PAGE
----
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Updated A.Y. 2022-2023


Microeconomics II deals with modelling strategic interactions among rational agents using a logico-mathematical approach. Relevant economic examples of such interactions concern competition among firms who have market power, conflicts among nations, auctions and trading behavior in financial markets. The course tackles non-cooperative game theoretic analysis both for strategic and extensive form games. It deals with complete and incomplete information settings and uses various economic settings as illustrations of the different strategic behaviors.

Programme of the course

Static games of complete information: main solution concepts.  Nash Equilibrium.

Applications: models of imperfect competition.

Dynamic games of complete information. Representation through extensive form and backward induction. Subgame perfection.

Introduction to repeated games. Applications: bargaining models.

Games of incomplete information and Bayesian equilibria.

Applications: auctions, oligopoly models with incomplete information.

Auctions as mechanisms. The Revelation Principle. 

Contracts as mechanisms: the problem of adverse selection. A lender-borrower negotiation: the two types case, symmetric and asymmetric distribution of information.

(IF POSSIBLE : Moral hazard. Application: Strategic default  in financial markets and/or credit rationing.)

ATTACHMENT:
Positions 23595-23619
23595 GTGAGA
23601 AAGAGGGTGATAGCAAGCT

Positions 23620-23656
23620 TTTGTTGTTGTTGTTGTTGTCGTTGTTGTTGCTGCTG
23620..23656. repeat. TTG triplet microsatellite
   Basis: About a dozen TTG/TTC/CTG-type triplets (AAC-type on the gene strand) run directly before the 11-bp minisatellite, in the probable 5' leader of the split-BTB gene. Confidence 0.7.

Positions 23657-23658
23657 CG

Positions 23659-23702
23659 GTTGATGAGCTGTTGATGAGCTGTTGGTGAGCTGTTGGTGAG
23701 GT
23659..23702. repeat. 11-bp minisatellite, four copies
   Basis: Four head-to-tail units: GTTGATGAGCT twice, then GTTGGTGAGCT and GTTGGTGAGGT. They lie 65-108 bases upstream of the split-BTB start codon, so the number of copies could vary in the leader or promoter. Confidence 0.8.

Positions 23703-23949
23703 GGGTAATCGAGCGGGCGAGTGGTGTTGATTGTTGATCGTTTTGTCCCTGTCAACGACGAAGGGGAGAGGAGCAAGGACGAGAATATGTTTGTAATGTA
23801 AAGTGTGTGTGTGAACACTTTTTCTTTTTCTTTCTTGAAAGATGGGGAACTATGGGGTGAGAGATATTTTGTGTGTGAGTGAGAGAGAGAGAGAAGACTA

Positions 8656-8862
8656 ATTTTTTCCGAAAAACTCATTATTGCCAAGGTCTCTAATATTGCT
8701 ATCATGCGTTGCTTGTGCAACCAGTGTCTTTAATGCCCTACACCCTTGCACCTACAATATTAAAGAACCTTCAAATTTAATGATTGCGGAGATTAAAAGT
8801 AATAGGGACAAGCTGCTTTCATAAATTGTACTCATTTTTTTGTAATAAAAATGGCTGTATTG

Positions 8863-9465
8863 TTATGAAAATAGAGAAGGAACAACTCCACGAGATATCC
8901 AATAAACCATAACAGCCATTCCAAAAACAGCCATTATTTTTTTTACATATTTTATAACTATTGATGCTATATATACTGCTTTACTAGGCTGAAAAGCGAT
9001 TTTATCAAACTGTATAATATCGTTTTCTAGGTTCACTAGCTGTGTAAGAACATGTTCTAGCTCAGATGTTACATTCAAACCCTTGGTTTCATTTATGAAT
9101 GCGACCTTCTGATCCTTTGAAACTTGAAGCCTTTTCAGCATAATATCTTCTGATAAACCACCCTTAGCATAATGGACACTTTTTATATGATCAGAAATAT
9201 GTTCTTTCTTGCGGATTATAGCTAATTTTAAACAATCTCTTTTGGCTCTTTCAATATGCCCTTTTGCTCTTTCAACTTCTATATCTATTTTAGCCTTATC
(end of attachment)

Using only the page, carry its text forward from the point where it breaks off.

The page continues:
Main references

Gibbons R., “A Primer in Game Theory”, 1992, Pearson Education Limited.

Osborne M.J., "An Introduction to Game Theory", Oxford University Press.

Macho-Stadler I. and D. Perez-Castrillo, "An Introduction to the Economics of Information", 2001, Oxford University Press. 

Mas Colell A., Whinston M., and J. Green “Microeconomic Theory” , 1995, Oxford University Press.

Additional material provided during lectures. 


Pre-requisites: Notions of Mathematics and Probability. Microeconomics.


Knowledge and Understanding

The course provides the fundamental instruments to analyse strategic interactions that often appear in the contemporary economic debate. Students will be exposed to logico-mathematical thinking and rigorous development of line of thoughts. At the end of the course, students  will have acquired a good knowledge of non-cooperative game theory.